27 January 2020
Last Update: 20 January 2020.
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Since 1902, The Malay Rulers led by Almarhum DYMM Yang Dipertuan Besar Negeri Sembilan, Tunku Muhamad ibni Yam Tunku Antah, Almarhum DYMM Sultan Perak, Sultan Alang Iskandar Shah, Almarhum Raja Di Hilir Perak, Raja Sir Chulan and Abdullah bin Haji Damad have urged the British Colonial Office for the formation of a Malay Army regiment raised from the local population. On 23 January 1933, the Federal Consultative Council passed the Malay Regiment Act, as Act No. 11.

The regiment can trace its origins back to the 1st Trial Company in 1933. On 1 February 1933, 25 young Malay locals were chosen from the initial over 1000 applicants as suitable to be recruited for the new regiment. They were ordered to report on 1 March 1933 in the Haig Lines (now known as IPDA), Port Dickson for training.

This first squad trained hard, and with perseverance, they obtained the satisfaction from the British officers. In mid-1934, the Trial Company has been declared eligible to succeed with excellence and was enlarged to a full battalion. Then, for the first time, on 4 November 1936, four young members of First Squad have been commissioned as officers with the rank of Second Lieutenant. They were Ariffin bin Haji Sulaiman (No. 8), Ibrahim bin Sidek (No. 12), Ismail bin Tahar (No. 13) and Raja Lope Nor Rashid bin Raja Abdul Rahman (No. 25).

With the outbreak of the European War on 3 September 1939, the training for the Malay Regiment has been enhanced and additional strength was added. On 1 Dec 1941, Second Battalion of the Malay Regiment was formed to face the attack from Japanese Forces. Company A from Second Battalion of the Malay Regiment was the first unit to battle with the Japanese that landed on Pantai Cinta Berahi (now known as Pantai Cahaya Bulan), Kelantan on 8 December 1941. The Japanese Army enormous strength had forced the company to retreat to Kuala Krai and subsequently to Singapore. In Singapore, the First and Second Battalion of the Malay Regiment have fought alongside with British Forces against the enemy advance. The Malay Regiment has opposed vigorously in the vicinity of Pasir Panjang, Buona Vista, Labrador and Alexander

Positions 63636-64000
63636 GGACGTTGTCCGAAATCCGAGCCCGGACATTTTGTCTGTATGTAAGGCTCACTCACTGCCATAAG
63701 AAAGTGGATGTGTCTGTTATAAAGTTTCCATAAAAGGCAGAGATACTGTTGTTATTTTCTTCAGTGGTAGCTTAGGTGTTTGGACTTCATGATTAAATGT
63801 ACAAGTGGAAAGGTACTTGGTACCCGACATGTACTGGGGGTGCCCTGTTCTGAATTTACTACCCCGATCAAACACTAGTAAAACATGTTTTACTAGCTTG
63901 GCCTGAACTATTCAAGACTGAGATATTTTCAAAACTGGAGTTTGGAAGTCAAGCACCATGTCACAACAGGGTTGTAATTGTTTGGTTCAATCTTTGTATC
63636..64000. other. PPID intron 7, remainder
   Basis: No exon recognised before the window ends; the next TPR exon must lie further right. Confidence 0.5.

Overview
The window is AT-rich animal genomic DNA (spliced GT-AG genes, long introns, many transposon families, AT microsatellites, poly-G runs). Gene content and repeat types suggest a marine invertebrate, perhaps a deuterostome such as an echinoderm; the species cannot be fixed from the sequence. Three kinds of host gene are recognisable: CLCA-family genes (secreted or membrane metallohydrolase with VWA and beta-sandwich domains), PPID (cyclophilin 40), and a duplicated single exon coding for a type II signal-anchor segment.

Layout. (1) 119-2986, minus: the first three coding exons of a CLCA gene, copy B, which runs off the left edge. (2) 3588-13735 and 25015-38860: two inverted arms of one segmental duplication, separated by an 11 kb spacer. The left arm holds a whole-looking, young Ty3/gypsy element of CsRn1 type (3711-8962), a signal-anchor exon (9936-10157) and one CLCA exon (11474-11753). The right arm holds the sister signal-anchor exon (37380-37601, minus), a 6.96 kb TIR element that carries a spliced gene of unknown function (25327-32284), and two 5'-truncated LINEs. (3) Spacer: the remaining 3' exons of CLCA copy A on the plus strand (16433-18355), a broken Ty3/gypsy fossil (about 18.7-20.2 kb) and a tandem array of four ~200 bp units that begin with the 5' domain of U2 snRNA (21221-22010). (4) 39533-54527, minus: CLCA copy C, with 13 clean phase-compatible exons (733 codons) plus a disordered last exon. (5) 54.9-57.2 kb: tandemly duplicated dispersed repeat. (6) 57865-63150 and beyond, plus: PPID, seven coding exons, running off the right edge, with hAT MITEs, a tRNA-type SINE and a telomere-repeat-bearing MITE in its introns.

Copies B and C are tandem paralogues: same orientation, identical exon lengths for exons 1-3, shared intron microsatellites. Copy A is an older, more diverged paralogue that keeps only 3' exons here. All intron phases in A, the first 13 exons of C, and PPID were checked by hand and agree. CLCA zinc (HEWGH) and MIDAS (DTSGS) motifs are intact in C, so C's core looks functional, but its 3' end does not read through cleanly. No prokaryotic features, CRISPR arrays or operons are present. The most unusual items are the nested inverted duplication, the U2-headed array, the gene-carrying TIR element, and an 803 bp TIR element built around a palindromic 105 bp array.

Lt Adnan bin Saidi

AdnanA terrible episode which is hard to forget in the history of Malaysian Army was the capture of Bukit Chandu by the Japanese Army which was defended by No. 7 Platoon, Company C, First Battalion Malay Regiment led by Lt Adnan bin Saidi. After failing the first attempt, the enemy attacked again, doubled in strength. In this fierce battle, the soldiers of No. 7 Platoon have fought with high spirit without giving up. Lt Adnan himself operated the Lewis Machinegun and encouraged his men. Although he was injured, he kept fighting until the last drop of his blood. Finally, the enemy troops conquered Bukit Chandu and Lt. Adnan was stabbed with a bayonet, and his body was hung on a tree with his head downwards.

On 28 February 1942, another heartbreaking event occurred when eight officers from the Malay Regiment, after becoming Prisoners of War were killed in Pasir Panjang due to their refusal of removing their military uniforms. Apart from soldiers of the Malay Regiment, many Malay citizens volunteered to join the Federation Volunteer Forces to fight the enemy, and countless were killed. Some Malays also served the British Army such as Royal Army Service Corps (RASC), Royal Army Ordnance Corps (RACC), Royal Artillery (RA) and other units. The Japanese conquered Singapore on 15 February 1942, and soldiers of the Malay Regiment who were still alive became Prisoners of War. When they were ordered to return to their villages, many of them refused and continued their battle against the Japanese government through underground movement.